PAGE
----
History of the Bench and Bar of Oregon
Historical Publishing Company (1910)
Transcribed by Angela Skelton

Levens, William

WILLIAM STEPHENS LEVENS
Residence, 1783 Valley avenue; office, County Courthouse, Baker City.  Born January 28, 1873, at Baker City, Oregon.  Son of Basil Wells and Sarah Ann (DeGuire) Levens.  Married June 18, 1896, to Estelle Randall Parker.  Educated in the public schools of Baker City and at the Hopkins Academy, Oakland, Cal., graduating from the same in 1893.  Entered Yale College, Law Department, in 1893, and graduated in 1895, with degree of Bachelor of Laws.  Admitted to the Supreme Court of Oregon July 20, 1895, and to the Supreme Court of California in January, 1896.  Admitted to the Circuit and District Courts of Oregon in 1903.  In 1900 formed partnership with W. G. Drowley, under the firm name of Drowley & Levens, which continues to date.  Elected Police Judge of Baker City three times; resigned to qualify as District Attorney.  Elected District Attorney for Eighth Judicial District in June, 1908.  Member Masonic, B.P.O.E., K of P. and W.O.W. fraternities.  Democrat.

History of the Bench and Bar of Oregon
Historical Publishing Company (1910)
Transcribed by Valerie Hehn Brown

McColloch, Claude

CLAUDE CHARLES McCOLLOCH
Residence, 1413 Third street; office, Second and Court streets, Baker City, Oregon.  Born January 14, 1888, at Red Bluff, California.  Son of Charles Henry and Mary Elizabeth (Wooddy) McColloch.  Received his early education at the grammar and high school in Portland, Oregon having come to this state at the age of two years.  Attended Leland Stanford University from 1904 to 1907, and the Law Department of the University of Chicago from 1907 to 1909, graduating with Ph. B. degree.  Admitted to the bar of the State of Oregon in May, 1909.  Member Phi Delta Phi fraternity and Kappa Sigma Academic fraternity.  Independent.

History of the Bench and Bar of Oregon
Historical Publishing Company (1910)
Transcribed by Valerie Hehn Brown

Drowley, William

WILLIAM GILBERT DROWLEY.
Residence, Baker City, Oregon; office, same. Born December 7, 1864, at Caledonia, Minnesota. Son of "George C. and Jane (Brown) Drowley. Married December 4, 1899, to Lucy A. Barnard. Educated in the public schools of Minnesota, at Caledonia Academy, from which 'he graduated in 1880; at the University of Minnesota, College of Law, from which he graduated in 1892 with LL. B. degree. Admitted to the Supreme Court of Minnesota in June, 1892. Came to Oregon in 1899 and was admitted to the Supreme Court of this state in May, 1900. Admitted to the Supreme Court of the State of Washington in November, 1908. Member Masonic, W. O. W. and B. P. O. E. Fraternities. Republican.

History of the Bench and Bar of Oregon
Historical Publishing Company (1910)
Transcribed by Valerie Hehn Brown
Heilner, Joseph

Joseph Jacob Heilner
    Ressidence, Baker City, Oregon; office, same.  Born July 9, 1877, at Portland, Oregon.  Son of Sigmund A. and Clara (Neuberger) Heilner.  Educated at the public schools of Baker City, Oregon, at The Bishop Scott Academy, Portland, Oregon, and in the Legal Department of the University of Oregon, from which he graduated in June, 1896, with degree of LL. B.  Admitted to the bar of Oregon at Salem July 13, 1898, having taken and passed his examinations before the Supreme Court in 1896, but lacking two years of having attained the age of majority.  Was City Attorney of Baker City for six years, from 1901 to 1907.  Republican.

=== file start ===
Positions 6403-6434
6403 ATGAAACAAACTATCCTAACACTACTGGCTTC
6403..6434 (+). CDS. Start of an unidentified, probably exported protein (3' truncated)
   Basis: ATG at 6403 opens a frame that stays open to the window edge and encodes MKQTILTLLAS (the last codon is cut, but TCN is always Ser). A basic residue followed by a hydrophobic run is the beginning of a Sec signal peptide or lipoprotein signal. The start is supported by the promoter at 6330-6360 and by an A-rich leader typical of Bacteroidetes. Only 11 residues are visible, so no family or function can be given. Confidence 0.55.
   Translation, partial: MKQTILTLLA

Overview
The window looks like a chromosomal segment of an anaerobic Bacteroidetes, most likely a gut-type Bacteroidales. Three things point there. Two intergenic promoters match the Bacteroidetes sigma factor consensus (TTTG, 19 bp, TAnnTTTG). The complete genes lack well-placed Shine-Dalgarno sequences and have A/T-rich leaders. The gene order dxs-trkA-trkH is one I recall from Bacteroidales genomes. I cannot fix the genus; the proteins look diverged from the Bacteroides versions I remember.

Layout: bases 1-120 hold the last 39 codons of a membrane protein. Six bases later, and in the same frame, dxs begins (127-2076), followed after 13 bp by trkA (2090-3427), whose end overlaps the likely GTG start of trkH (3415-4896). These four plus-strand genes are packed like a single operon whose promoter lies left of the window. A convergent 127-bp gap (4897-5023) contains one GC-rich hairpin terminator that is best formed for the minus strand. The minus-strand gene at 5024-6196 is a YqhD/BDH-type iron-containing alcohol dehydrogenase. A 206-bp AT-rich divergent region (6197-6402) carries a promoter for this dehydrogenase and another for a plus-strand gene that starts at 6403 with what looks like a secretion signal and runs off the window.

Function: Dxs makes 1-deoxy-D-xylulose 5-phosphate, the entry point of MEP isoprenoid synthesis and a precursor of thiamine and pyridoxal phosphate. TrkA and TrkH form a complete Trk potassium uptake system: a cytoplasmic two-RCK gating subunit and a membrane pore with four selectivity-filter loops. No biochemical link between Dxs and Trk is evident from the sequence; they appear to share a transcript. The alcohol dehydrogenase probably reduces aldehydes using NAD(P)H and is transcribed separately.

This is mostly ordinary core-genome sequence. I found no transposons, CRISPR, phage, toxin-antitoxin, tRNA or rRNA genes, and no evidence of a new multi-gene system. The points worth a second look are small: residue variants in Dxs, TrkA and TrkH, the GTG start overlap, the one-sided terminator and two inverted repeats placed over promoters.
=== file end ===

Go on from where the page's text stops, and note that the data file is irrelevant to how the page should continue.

History of the Bench and Bar of Oregon
Historical Publishing Company (1910)
Transcribed by Nancy Overlander

Hart, Julius

Julius Newton Hart
    Residence, Baker City, Oregon; office, same.  Born, May 13, 1869, in Wayne County, Illinois.  Son of John s. and Minerva J. (Neal) Hart.  Married December 21, 1890, to Irene Dempsey.  Educated in the public schools of Illinois.  Came to Oregon in 1885, and finished his common school education in this state.  Attended La Creole Academic Institute at Dallas, Oregon, in 1886-7.  State Normal School, Monmouth 1887-8.  La Creole Academic Institute, 1888-9, graduating in June, 1889.  Attended Law Department University of Oregon, 1891-92.  Admitted to Oregon bar in November, 1895, and practiced alone at Dallas, Oregon, until 1900, when he formed a partnership with James H. Townsend, under the firm name of Townsend & Hart, which lasted until 1902.  Practiced alone, 1902-1904, when he moved to Baker City and formed a partnership with William Smith, under the firm name of Hart & Smith, which lasted until 1906.  Then formed partnership with James H. Nichols, under the firm name of Hart & Nichols, which lasts to date.  Was School Superintendent Polk County, 1896 to 1900.  District Attorney Third Judicial District, 1900 to 1904.  Presidential Elector in 1904.  State Senator, Baker County, 1906 to 1910.  Member Oregon Conservation Commission, 1908.  Reappointed, 1909.  Republican.

History of the Bench and Bar of Oregon
Historical Publishing Company (1910)
Transcribed by Nancy Overlander

Hyde, Charles

CHARLES F. HYDE
Residence, Front and B, streets; office, City Hall, Baker City, Oregon.  Born October 29, 1858, at Yreka, California.  Son of Henry H. and Susan Hyde.  Married September, 1887, to Mollie E. Packwood.  Attended Pacific University, Forest Grove, Oregon, and graduated from Heald's Business College, San Francisco, California, in May, 1875.  Admitted to the bar of the State of Oregon at Salem in 1882.  Has been member of the following firms:  Hyde, Johns & Olmstead; Hyde, Johns & Rand; Hyde & Packwood.  City Attorney, Baker City, 1885-90, and 1907-10, and District Attorney, Sixth Judicial District, 1892-1896.  Was Colonel on staff of Governor Pennoyer.  Member Masonic, B. P. O. E., K. of P. and Redmen fraternities.  Democrat.